Rachel Cruze is the daughter of respected financial author and radio host Dave Ramsey. An accomplished author and speaker in her own right, Cruze and her father just released “Smart Money Smart Kids,” a book about raising financially responsible children.
Here are highlights from our interview with Cruze on raising financially smart kids.
What was it like growing up with financial guru Dave Ramsey as a father?
People ask me this a lot. You know, ‘what was it like growing up as Dave Ramsey’s kid?’ And I think some people assume we had, like, mutual fund parties and budget meetings all the time, and thankfully that was not the case at our house. But my parents were intentional at teaching us how to handle money. So from a young age, I learned money lessons, but they did it really through the ebb and flow of life, kind of in teachable moments.
We were never given an allowance growing up. We were always on commission. So the idea is you work, you get paid. If you don’t work, you don’t get paid. And I love that because it really made this work-money connection in our mind and laid a strong foundation for a work ethic for us now as adults.
How early can you start teaching kids about money?
You can start teaching kids as young as 3 years old about money. You can start, you know, having chores that’s associated with money. Things like when you’re cleaning their room or they’re cleaning their room. You know, they’re picking up a few toys. You’re picking up most of them, but to that 4-year-old, you instill in them and affirm them that, ‘No, you are the room cleaner. You did the best work ever.’
Pay them instantly after they do a chore and, put that money in a little clear plastic jar that sits on their dresser in their room. And let that money pile up in that jar. Ten dollars can look like $2 million to a 4-year-old. And let that pile up, and take that money down to Target or Walmart or Toys ’R’ Us, and let them buy a toy with the money they’ve earned.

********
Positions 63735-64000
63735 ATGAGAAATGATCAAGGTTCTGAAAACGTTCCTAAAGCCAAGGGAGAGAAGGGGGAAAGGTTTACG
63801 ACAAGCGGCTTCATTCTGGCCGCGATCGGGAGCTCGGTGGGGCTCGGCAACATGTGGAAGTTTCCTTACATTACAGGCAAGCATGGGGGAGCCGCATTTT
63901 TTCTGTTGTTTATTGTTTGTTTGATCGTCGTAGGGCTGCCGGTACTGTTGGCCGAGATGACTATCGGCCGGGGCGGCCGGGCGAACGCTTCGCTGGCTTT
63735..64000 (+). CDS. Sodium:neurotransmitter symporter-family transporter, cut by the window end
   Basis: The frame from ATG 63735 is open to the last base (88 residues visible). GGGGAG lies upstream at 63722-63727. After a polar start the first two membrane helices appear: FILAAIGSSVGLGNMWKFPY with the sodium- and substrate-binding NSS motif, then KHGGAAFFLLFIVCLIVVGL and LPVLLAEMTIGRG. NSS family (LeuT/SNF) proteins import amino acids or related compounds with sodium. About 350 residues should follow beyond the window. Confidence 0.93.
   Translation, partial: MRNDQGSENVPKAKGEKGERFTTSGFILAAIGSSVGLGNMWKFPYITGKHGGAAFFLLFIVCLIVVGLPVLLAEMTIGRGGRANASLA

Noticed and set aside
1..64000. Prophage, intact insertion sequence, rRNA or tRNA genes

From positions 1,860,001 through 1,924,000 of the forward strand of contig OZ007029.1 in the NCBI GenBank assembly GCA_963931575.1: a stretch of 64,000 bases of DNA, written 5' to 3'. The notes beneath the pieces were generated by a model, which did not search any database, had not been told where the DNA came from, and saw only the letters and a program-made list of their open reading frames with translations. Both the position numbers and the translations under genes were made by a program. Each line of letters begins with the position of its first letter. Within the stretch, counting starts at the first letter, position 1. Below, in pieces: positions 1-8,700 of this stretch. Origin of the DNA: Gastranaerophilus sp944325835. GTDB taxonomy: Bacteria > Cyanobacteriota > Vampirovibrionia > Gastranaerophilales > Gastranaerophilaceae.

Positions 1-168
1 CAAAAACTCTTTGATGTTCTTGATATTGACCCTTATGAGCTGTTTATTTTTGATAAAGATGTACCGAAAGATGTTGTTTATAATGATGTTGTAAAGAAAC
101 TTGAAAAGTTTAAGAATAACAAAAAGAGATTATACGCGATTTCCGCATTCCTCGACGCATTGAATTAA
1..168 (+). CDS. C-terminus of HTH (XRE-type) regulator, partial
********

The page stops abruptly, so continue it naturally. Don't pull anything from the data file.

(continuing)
How do you tailor the lessons as kids get older?
When they become 6 to 13, that age range, their responsibility should increase. What we did in the Ramsey house is get a chore chart, put it on the refrigerator and… write the dollar amount and the days of the week they’re expected to do those chores and they can check it off. And have a one-night-a-week pay day night instead of paying instantly like the young kids. And so that way, they have to learn that you don’t get money right when you complete something, you have to wait a little bit, a little paycheck, if you will. You have to wait to that 15th and the 30th.
And when they get to be teenagers, I tell parents, take the amount of money you’d normally spend on them and put that amount of money into a checking account with their name on it, so that they are in charge now of their money. So when school fees come up or if they want to go out to eat with friends or the movies, it all comes out of this little account, that they have this checking account and they have to be in charge of it. I would sit down with them and do a written budget with them. And show them, ‘hey, here are the areas of your life that you are going to spend money on this month.’ And help them as a parent, you know, figure that out. Put dollar amounts next to each of those areas, and make sure that the income coming into that bank account — your money plus if they have a part-time job — minus the expenses that they plan on spending that month, equals zero. So every dollar has a name. And that’s the exact same way I teach a 14-year-old to do a budget or a 54-year-old to do a budget.
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